Licitar Hearts are named by the old German word Lebzelter, but it’s not in use anymore. Only people who had the permit to make this kind of cookies were well respected and honored for their profession. This is just one of the pieces of history of how these beautifully arranged cookies are made. At first, they were cookies for children, nowadays they are used as gifts, small but valuable, and every single one is different, unique, and amazing colors.
Glazed with a red color, and decorated on the sides, this is a true treasure for someone who knows to appreciate homemade crafts.

Something else that is native to this part of the world is their well-known Bovec Cheese. It is characteristic of its strong smell and taste, knowing that this cheese is made out of sheep’s milk. It takes about 60 to 90 days for the cheese to mature, but when it’s done, you’ll taste nothing like it. It’s has a hard on the sides, and has creamy inside. Many people who didn’t use to such a strong taste, will find the cheese with a small percentage of goat or even cow’s milk to slightly cover the hard taste and smell, but the real Bovec Cheese is made from 100% sheep’s milk, to at least the 80%, everything below is not real Bovec Cheese.

Besides, they also make a Piran Salt, which is one of the most valuable salt and in general and widely recognized. It’s harvested by hands and only the finest grains that are on the surface are harvested and packed for sale. It was a pretty uncommon taste and anyone who did try it can recognize the taste of this salt among the others.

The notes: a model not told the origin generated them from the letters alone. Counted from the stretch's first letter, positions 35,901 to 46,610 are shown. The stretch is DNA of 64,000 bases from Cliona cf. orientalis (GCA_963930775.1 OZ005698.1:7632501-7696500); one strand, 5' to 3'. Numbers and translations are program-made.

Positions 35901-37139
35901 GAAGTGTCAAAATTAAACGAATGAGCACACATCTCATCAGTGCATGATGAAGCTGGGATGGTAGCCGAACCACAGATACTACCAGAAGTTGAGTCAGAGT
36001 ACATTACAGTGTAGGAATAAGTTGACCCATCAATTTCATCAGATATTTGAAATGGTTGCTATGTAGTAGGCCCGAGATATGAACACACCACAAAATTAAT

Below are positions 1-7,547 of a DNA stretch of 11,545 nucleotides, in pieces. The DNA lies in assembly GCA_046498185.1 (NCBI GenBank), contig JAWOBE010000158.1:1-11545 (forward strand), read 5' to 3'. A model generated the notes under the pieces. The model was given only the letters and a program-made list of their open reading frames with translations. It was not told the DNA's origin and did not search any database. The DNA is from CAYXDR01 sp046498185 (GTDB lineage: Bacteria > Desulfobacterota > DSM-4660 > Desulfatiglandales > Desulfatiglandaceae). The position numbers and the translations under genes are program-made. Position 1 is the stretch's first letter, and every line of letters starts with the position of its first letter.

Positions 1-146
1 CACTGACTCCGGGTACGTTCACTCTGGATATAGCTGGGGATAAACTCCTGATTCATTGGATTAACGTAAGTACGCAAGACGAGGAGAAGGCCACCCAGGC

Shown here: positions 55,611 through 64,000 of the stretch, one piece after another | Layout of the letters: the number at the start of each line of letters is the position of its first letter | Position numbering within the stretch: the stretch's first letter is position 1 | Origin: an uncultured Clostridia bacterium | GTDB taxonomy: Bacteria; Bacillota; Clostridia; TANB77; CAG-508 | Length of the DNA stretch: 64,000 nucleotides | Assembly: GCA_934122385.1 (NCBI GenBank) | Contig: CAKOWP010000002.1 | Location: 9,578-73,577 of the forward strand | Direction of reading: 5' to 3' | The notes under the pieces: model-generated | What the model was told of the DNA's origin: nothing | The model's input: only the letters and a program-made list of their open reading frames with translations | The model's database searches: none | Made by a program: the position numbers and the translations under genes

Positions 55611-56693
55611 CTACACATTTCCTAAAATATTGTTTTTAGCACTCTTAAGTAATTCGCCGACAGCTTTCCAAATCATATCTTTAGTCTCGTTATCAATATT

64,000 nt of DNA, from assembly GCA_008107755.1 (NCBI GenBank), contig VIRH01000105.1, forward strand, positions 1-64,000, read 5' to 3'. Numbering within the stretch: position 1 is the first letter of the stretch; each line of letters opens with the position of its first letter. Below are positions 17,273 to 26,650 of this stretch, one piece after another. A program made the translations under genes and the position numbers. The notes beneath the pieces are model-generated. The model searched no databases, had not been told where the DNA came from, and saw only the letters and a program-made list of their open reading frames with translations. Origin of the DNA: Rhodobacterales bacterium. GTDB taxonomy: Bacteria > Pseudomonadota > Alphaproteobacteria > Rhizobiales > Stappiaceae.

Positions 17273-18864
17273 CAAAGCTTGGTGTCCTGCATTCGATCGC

Sečovlje Saltworks is one of the largest evaporation ponds in Europe, which has been active since the XIII century. Nowadays, this is an old, almost forgotten place, but still, work to preserve the tradition and local customs.
This part of the country is part of protected land in Slovenia, while Piran Salt has a protected designation of origin from the European Union.

In 1993. a saltwork was on the list of Wetlands Of International Importance. The salt is made by the special receipt, which dates back about 700 years, and not only that, the same tools are used to pick up the salt like in the old days.
Harvesting salt in this area is based on several conditions which are the sea, the sun, the forces of wind, and rain of course. For all that are chosen people who already worked in this field, showing great care and perseverance so that the finished product would become again the best on the market.

Scroll to Top